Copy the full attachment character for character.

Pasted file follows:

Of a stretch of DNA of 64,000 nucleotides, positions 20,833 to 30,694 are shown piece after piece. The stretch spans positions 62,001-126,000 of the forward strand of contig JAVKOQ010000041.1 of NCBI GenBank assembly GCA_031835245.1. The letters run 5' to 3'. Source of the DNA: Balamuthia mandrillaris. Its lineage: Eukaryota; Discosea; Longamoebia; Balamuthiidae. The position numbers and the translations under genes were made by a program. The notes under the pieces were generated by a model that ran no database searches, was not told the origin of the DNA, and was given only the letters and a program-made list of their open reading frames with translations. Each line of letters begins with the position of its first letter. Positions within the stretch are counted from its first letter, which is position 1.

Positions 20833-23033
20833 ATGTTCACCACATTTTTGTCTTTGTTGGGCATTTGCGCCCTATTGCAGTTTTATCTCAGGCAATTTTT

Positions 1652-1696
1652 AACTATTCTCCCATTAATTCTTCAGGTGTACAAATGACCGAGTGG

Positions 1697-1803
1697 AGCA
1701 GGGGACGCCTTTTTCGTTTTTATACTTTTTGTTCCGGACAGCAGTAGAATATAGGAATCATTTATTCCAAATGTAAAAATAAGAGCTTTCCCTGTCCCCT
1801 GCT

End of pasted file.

Of a stretch of DNA of 64,000 nucleotides, positions 20,833 to 30,694 are shown piece after piece. The stretch spans positions 62,001-126,000 of the forward strand of contig JAVKOQ010000041.1 of NCBI GenBank assembly GCA_031835245.1. The letters run 5' to 3'. Source of the DNA: Balamuthia mandrillaris. Its lineage: Eukaryota; Discosea; Longamoebia; Balamuthiidae. The position numbers and the translations under genes were made by a program. The notes under the pieces were generated by a model that ran no database searches, was not told the origin of the DNA, and was given only the letters and a program-made list of their open reading frames with translations. Each line of letters begins with the position of its first letter. Positions within the stretch are counted from its first letter, which is position 1.

Positions 20833-23033
20833 ATGTTCACCACATTTTTGTCTTTGTTGGGCATTTGCGCCCTATTGCAGTTTTATCTCAGGCAATTTTT

Positions 1652-1696
1652 AACTATTCTCCCATTAATTCTTCAGGTGTACAAATGACCGAGTGG

Positions 1697-1803
1697 AGCA
1701 GGGGACGCCTTTTTCGTTTTTATACTTTTTGTTCCGGACAGCAGTAGAATATAGGAATCATTTATTCCAAATGTAAAAATAAGAGCTTTCCCTGTCCCCT
1801 GCT